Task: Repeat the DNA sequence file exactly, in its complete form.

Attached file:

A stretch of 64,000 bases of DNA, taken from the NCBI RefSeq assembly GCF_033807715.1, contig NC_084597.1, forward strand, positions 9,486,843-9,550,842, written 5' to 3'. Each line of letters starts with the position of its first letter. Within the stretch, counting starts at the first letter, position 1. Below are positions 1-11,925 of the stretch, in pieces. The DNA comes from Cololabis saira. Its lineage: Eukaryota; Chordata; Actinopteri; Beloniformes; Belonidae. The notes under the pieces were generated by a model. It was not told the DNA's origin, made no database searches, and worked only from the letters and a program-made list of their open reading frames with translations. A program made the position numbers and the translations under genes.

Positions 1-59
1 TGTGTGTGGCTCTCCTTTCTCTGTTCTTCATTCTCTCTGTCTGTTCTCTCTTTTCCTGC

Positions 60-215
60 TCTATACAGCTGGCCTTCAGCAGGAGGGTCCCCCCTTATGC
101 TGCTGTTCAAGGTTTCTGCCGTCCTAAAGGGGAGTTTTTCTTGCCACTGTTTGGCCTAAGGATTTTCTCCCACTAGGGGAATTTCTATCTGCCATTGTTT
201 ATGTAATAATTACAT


A stretch of 64,000 bases of DNA, taken from the NCBI RefSeq assembly GCF_033807715.1, contig NC_084597.1, forward strand, positions 9,486,843-9,550,842, written 5' to 3'. Each line of letters starts with the position of its first letter. Within the stretch, counting starts at the first letter, position 1. Below are positions 1-11,925 of the stretch, in pieces. The DNA comes from Cololabis saira. Its lineage: Eukaryota; Chordata; Actinopteri; Beloniformes; Belonidae. The notes under the pieces were generated by a model. It was not told the DNA's origin, made no database searches, and worked only from the letters and a program-made list of their open reading frames with translations. A program made the position numbers and the translations under genes.

Positions 1-59
1 TGTGTGTGGCTCTCCTTTCTCTGTTCTTCATTCTCTCTGTCTGTTCTCTCTTTTCCTGC

Positions 60-215
60 TCTATACAGCTGGCCTTCAGCAGGAGGGTCCCCCCTTATGC
101 TGCTGTTCAAGGTTTCTGCCGTCCTAAAGGGGAGTTTTTCTTGCCACTGTTTGGCCTAAGGATTTTCTCCCACTAGGGGAATTTCTATCTGCCATTGTTT
201 ATGTAATAATTACAT